Style Overshadows Food At This Local Version Of An Annapolis Favorite
Familiar names to many diners through their very popular Annapolis incarnations, Lemongrass, which serves Thai cuisine, and its sister restaurant, the Asian fusion Tsunami, opened up a few weeks ago in the old Holland Manufacturing Co. on Central Avenue, which also houses, among other businesses, a bowling alley and the relocated and expanded Piedigrotta bakery. This project, which seemed to materialize overnight in a patch of Baltimore that until now didn't have much in the way of commerce, is disorienting in the way unexpected things are, like a new lump felt on your cat's throat--how did that get there?
Say that you love Thai food but that you don't always love eating it in Thai restaurants, because you feel either like you're eating in an ethnographic exhibit or in intense drabness. And say that you've been imagining a new kind of Thai restaurant, where the food is still good but the ambiance has some boogie to it, some cool music, a bar where you can sit and have a drink. Then Lemongrass is your Stay Puft Marshmallow Man, much, much bigger and more aggressive than what you thought you'd wanted. Don't be frightened.
Lemongrass is very big, with a first floor that goes way back beyond the thumping front bar, where the only music is club music, even at lunch, back beyond the colossal figure that is either a Thai princess (says the staff) or a Buddha (says an old newspaper clipping) and might be in bad taste either way. The back area is imaginatively divided up into a few smaller dining areas--the central one with tall and long tables, for dining with large parties, or total strangers--with pale green walls, aubergine accents, and stark artwork. The whole design almost works, but something about the shade of veneer on the wooden tables isn't right, and the effect is diminished. Upstairs is a loft, which runs about half the length of the first floor and feels not much different than a nice sports bar. The outdoor space--a courtyard that connects Lemongrass with Tsunami and is staffed by each restaurant on alternating nights--when warm weather comes back, will be a potential super space.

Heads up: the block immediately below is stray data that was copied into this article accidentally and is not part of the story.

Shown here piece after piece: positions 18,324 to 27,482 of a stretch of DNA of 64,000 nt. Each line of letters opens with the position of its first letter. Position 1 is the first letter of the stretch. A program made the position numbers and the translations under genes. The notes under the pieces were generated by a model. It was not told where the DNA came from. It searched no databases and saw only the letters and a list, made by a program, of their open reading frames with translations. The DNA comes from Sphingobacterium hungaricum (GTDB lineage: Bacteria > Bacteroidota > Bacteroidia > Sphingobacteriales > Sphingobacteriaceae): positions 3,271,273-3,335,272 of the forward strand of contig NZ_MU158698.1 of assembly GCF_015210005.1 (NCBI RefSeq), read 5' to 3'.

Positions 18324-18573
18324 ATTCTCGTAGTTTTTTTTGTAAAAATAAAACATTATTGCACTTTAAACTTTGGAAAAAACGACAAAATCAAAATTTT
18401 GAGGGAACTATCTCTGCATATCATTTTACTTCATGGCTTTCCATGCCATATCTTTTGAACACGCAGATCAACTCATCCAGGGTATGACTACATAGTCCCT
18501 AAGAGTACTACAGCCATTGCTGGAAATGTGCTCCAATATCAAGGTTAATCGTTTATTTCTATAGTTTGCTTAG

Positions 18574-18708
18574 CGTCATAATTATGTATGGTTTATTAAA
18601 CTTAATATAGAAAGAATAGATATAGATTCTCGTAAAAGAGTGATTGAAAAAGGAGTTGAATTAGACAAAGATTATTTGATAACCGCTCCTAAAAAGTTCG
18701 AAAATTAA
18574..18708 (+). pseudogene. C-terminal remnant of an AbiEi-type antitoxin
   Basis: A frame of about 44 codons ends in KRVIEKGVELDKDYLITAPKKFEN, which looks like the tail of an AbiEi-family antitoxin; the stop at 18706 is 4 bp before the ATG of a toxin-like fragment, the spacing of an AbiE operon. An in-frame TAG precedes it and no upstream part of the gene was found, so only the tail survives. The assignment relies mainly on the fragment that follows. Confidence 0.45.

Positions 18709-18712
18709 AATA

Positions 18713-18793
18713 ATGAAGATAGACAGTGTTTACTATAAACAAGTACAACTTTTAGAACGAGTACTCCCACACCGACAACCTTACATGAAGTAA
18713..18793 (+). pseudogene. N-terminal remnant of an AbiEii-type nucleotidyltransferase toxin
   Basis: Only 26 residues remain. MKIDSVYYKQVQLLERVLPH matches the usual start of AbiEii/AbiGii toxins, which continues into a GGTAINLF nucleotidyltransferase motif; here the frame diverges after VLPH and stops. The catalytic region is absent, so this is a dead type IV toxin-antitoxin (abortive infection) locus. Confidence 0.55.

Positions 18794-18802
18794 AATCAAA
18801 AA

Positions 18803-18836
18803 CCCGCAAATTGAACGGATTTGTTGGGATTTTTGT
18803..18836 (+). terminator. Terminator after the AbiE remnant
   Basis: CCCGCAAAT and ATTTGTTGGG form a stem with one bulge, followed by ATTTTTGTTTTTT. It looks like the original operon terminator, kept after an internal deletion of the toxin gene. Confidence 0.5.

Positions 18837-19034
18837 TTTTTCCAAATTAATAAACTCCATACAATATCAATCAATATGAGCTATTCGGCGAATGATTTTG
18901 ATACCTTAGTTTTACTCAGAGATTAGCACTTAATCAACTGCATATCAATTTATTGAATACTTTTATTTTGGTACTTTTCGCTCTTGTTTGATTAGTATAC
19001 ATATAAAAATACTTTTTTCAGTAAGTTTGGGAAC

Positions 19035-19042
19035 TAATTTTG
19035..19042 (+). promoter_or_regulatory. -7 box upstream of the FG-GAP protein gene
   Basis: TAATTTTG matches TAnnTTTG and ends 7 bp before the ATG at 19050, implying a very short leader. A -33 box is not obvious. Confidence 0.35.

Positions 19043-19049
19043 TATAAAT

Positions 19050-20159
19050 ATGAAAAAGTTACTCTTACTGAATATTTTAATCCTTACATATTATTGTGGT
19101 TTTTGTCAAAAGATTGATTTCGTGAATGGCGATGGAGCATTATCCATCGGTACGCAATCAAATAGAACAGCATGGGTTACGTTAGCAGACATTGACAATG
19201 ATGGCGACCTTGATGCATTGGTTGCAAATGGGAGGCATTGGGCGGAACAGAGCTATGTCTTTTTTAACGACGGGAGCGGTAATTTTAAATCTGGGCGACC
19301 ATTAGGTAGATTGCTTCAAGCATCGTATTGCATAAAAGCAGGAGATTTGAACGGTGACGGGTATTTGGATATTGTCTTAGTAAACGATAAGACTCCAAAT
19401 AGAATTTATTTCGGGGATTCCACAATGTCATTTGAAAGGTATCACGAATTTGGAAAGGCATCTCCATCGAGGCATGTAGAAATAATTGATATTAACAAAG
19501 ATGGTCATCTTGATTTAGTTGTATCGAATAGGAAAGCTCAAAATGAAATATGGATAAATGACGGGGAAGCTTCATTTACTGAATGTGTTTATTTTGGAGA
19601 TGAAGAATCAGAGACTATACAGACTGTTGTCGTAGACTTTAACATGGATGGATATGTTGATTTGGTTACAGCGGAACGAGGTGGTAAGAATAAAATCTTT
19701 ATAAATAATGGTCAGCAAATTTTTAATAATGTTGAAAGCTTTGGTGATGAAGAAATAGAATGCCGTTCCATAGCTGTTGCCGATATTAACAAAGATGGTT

The big bar is cool, like most bars carved out of industrial warehouse spaces are. It won't take you long to figure out if it's your kind of place. (Here's a joke: Two friends are exiting Lemongrass, and the first one says, "Did you get a look at that bar crowd?" The second one says, "I did. That sure was a lot of cleavage and highlights." And the first one responds, "Yeah, and how about the women.") No, but, really, the crowd we saw there was having a great time. Lemongrass promotes its happy hour specials and stays open until 2 a.m., with a late-night menu served until 1 a.m.
And the food. It's fine. It's fresh-looking, served up attractively on plates of midcentury colors. It's never surprising or better than you think it's going to be, and there is a general tendency away from intense heat--only two of 64 menu items are tagged with three heat-denoting chile peppers--but the kitchen is flexible about requested spice levels.
If Lemongrass ends up feeling less like a bona fide Thai restaurant than a Thai-themed club, say, if the exact same food it serves would somehow taste more authentic in a storefront restaurant, that's the trade-off. The best things we found there were simple stir-fries--the ka pow ($9.95 for chicken, beef, or pork; $14.95 for shrimp or seafood), which applies garlic, chile, and sweet basil leaves; and the pad pik khing ($9.95), which deploys a very tasty red curry paste onto meat and fresh string beans. The crispy duck ($13.95) is another good choice, with a prominent roasted flavor to the lightly battered duck.
Some dishes feel slightly inert--the lemon-grass noodle dish ($12.95) made a negligible impression, as though its ingredients had been rushed together. A basic grilled salmon with grilled vegetables ($15.95), although cooked very competently, seems too obviously designed for patrons that don't like Thai cuisine. An appetizer of curried fish cakes ($6.95) was a safe imitation of the classic tod man pla, with all fishiness obliterated. The larb gai, the familiar minced chicken appetizer, was a tame affair, too, with not enough lime or spice to arouse the tongue. Shrimp egg nets ($7.95) were the best example we saw of something a little different, that seemed to fit the tempo of the room--four small open-face omelets, topped with baby shrimp, peanuts, and sweet chile, to be wrapped up and eaten taco-style. Not a ton of flavor but pretty eating. The best appetizer choice was crispy string beans ($8.95), with minimalist batter and a good dash of fresh ground pepper.
I want to say that a vegan friend, not part of this reviewing team, is loving Lemongrass, especially the several tofu stir-fries. I want to say that I could learn to love Lemongrass, or at least come to terms with it.